The Supreme Court’s dismissal of Andhra Chief Minister Y.S. Jagan Mohan Reddy’s complaint against the Supreme Court judge, Justice N.V. Ramana, in an in-house procedure, comes a few months after Attorney General K. K. Venugopal declined consent to a plea to initiate contempt action against Mr. Reddy.
The top law officer and constitutional authority has, however, said it was “open” for the apex court to initiate suo motu contempt against the Chief Minister.
A few months ago, in November, the Attorney General had declined permission to a Supreme Court lawyer, advocate Ashwini Kumar Upadhyay, to initiate contempt proceedings against the Chief Minister for his October 6 letter of complaint.
Mr. Venugopal had then maintained that the Chief Justice of India was “seized” of the letter and it would be inappropriate on his part to grant consent and “preclude the determination of the Chief Justice of India” in the issue.
The Attorney General had concurred that the timing of Mr. Reddy’s letter was “suspect”. In this context, the Attorney-General had referred to Mr. Upadhyay’s statement that Mr. Reddy had 31 criminal cases against him.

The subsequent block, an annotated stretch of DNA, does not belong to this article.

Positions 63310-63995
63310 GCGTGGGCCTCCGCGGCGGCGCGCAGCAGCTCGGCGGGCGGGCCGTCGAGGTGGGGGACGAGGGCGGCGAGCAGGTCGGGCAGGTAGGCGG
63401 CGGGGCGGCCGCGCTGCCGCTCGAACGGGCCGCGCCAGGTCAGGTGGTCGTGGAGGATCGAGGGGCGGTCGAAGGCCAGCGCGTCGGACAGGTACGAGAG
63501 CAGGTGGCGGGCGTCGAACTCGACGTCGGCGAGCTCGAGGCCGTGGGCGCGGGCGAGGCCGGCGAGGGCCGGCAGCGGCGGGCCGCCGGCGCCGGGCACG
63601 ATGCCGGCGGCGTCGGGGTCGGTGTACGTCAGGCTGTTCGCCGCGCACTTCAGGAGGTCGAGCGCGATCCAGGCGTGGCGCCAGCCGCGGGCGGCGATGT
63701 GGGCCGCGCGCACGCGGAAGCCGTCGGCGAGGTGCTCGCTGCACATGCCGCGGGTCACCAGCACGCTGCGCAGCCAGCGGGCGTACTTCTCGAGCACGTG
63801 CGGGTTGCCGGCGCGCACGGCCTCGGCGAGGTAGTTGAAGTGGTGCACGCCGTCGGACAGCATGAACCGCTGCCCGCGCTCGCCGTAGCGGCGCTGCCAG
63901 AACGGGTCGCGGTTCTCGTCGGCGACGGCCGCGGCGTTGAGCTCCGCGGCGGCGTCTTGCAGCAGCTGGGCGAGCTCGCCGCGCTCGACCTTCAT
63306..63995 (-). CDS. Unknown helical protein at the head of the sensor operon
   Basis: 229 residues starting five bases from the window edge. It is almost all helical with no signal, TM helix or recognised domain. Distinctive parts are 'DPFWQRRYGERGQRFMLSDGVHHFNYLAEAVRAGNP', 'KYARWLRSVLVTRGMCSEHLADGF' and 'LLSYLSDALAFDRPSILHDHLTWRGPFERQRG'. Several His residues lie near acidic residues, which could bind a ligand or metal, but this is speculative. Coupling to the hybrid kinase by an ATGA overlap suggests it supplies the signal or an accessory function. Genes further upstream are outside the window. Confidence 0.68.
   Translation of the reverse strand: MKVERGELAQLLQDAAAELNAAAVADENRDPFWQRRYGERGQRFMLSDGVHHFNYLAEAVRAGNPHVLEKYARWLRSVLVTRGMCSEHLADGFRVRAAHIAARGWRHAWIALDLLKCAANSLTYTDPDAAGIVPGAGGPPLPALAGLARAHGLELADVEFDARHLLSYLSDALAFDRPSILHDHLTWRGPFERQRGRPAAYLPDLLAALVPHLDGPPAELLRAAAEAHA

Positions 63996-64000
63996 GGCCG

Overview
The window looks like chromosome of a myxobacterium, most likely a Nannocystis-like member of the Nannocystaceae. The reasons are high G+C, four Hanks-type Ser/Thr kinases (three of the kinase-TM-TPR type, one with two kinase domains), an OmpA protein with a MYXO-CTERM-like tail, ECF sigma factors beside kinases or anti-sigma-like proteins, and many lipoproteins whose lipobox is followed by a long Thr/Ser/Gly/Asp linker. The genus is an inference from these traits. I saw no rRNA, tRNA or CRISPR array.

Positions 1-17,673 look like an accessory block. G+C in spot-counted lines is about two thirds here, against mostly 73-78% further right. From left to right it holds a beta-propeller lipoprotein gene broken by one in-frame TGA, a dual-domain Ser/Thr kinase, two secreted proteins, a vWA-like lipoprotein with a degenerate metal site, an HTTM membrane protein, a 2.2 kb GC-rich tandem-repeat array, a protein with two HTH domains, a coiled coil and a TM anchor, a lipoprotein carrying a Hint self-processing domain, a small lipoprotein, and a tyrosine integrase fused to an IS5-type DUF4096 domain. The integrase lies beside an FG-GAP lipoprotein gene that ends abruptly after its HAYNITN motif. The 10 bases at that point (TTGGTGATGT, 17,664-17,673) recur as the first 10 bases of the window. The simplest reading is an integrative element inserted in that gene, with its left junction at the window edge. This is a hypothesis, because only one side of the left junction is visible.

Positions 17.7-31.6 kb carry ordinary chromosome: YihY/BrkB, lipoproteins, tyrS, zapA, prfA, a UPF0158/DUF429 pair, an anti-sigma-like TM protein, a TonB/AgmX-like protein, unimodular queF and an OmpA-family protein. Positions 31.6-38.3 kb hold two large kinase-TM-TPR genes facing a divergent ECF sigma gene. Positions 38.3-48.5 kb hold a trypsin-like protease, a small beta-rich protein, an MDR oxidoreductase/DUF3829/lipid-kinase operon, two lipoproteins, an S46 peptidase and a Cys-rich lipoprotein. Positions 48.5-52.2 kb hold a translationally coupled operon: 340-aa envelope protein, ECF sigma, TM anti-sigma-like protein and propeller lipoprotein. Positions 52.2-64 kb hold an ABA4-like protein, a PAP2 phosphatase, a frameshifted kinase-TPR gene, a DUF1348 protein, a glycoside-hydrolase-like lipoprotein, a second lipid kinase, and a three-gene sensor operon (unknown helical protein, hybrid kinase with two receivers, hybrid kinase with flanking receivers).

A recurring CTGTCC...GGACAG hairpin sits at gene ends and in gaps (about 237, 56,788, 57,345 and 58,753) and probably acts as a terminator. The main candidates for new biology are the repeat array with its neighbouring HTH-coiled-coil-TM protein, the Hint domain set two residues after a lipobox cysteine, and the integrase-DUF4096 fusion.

Mr. Upadhyay had twice sought the Attorney General’s consent to file contempt proceedings against Mr. Reddy in the Supreme Court.
Mr. Upadhyay is the petitioner-in-person in a case seeking quick disposal of criminal cases against legislators across the country. He had alleged that Justice Ramana’s order on September 16 to try these cases expeditiously may have prompted Mr. Reddy to write the letter on October 6.
He had said that Mr. Reddy’s letter and its release to the media by the Chief Minister’s Principal Advisor Ajeya Kallam on October 10 amounted to contempt of court.